The other morning, I was standing on top of a tall building on Bay Street, across from Toronto’s Old City Hall, but everything looked much different than usual.
There were no electric lights, just the blue-grey dawn. The buildings were crumbling, taken over by trees and moss. The pond in front of City Hall was a big puddle, and once-busy streets had become waterways. I stepped toward the roof’s edge to get a better look, but cautiously, in case I fell.
The experience felt almost real, but it was virtual, part of Lisa Jackson’s Biidaaban: First Light, which is having its Canadian premiere after being recognized at the Tribeca, Los Angeles and Melbourne film festivals.
On this week in Nathan Phillips Square and then at the ImagineNATIVE festival in October, the film imagines a future Toronto, one in which nature has reclaimed the city – and imperilled languages have been reborn.
Is virtual reality about to break through as an artists’ medium?
Biidaaban achieves what virtual reality often fails to do: creating a genuine 3-D immersion. “I’m not a technology fangirl,” Ms. Jackson said. “I like making projects that make sense, and I think in this case, VR has really offered something.”
That something is a chance for viewers to “escape the hyper-rational kind of Western way of looking at the world," she said – in other words, to get out of their heads. "VR in this case is really able to put people into that place. They have a deeper, less intellectually oriented experience.”
Also integral to the film is the use of languages once spoken widely here, before they were purposefully suppressed. Ms. Jackson doesn’t speak her ancestral language of Anishinaabemowin, but linguistics research has taught her that scholars consider Indigenous languages “radically, radically different than European languages.”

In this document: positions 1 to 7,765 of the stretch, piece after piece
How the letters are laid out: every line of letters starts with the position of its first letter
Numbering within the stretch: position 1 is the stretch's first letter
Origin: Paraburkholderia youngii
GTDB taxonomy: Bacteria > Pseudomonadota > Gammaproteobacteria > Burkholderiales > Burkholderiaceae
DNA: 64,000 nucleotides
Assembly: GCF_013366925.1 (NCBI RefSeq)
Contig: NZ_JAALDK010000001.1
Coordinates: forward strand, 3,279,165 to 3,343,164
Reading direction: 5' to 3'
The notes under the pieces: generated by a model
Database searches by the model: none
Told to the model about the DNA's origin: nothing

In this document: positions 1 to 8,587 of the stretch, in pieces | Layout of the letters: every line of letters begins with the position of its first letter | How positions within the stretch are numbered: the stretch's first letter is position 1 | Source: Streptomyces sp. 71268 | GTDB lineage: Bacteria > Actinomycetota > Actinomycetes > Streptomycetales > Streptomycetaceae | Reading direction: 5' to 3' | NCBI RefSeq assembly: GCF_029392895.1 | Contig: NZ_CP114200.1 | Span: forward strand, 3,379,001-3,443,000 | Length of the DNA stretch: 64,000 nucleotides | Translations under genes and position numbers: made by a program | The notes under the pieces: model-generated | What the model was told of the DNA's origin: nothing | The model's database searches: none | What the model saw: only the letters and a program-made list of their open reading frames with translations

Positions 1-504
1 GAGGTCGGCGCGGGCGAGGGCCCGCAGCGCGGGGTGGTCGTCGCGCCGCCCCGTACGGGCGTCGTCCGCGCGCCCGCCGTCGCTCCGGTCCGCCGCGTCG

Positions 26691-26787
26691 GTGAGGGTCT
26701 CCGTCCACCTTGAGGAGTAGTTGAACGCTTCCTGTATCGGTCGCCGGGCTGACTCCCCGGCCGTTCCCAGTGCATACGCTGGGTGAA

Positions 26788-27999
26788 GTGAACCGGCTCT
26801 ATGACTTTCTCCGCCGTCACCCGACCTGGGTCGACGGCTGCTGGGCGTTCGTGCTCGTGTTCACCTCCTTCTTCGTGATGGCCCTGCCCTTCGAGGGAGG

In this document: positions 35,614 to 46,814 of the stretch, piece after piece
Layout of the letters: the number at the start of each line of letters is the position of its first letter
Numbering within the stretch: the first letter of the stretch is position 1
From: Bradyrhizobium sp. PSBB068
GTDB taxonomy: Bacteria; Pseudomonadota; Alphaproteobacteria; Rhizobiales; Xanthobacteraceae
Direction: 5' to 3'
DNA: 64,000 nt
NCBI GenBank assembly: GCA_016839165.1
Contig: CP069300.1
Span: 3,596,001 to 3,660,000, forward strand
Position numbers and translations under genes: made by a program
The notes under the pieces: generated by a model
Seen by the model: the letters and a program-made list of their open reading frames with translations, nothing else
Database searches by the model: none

Most Indigenous North American languages are centred on verbs, for example, while English is built around nouns.
“Indigenous languages have a philosophy embedded within them that puts us in a different relation to the world around us and even offers different concepts of time, place and truth – very fundamental notions that we take for granted," Ms. Jackson said.
The written text of the Wendat and Anishinaabe as well as written and spoken Kanien’kehá:ka (or Mohawk) are all incorporated into the film, accenting its otherwordly futurism.
The film’s debut coincides with another moment in Indigenous language: On Monday, musician Jeremy Dutcher won the Polaris Prize for his album Wolastoqiyik Lintuwakonawa.
It’s sung in Wolastoq, the language of the Maliseet people, whose traditional territory covers parts of Eastern Canada and the United States. To compose it, Mr. Dutcher dug up century-old wax-cylinder recordings at the Canadian Museum of History.
Indigenous communities have long protected and maintained their languages, even before the Truth and Reconciliation Commission promised to revitalize them. But despite these recent artistic triumphs, all 60 Indigenous languages in Canada are still very fragile.
Only about 100 Wolastoq speakers remain. Cree is often touted as relatively strong, with many speakers, but researchers say its vocabulary has plummeted from about 600,000 words to 15,000.
And only 3,500 or so people still know Kanien’kehá:ka, some of whom recite a traditional Thanksgiving address in Biidaaban. Ms. Jackson said she won’t put that part on the internet because "certain things are sacred and they must be experienced.”
I’d say that’s true of Mr. Dutcher’s music. It will be hard to get tickets to see him now, but you should try. Like the film, his longing, resonant tenor conveys both fragility and resilience, grief and hope, loss and possibility.
Which is the bundle of emotions I took away from Ms. Jackson’s vision of a radically changed Toronto. Of course it’s strange to think of it as a place with abandoned subways, no noodle shops, no e-mail. Imagine, though, looking up at a sky devoid of artificial light to see millions, billions, zillions of stars.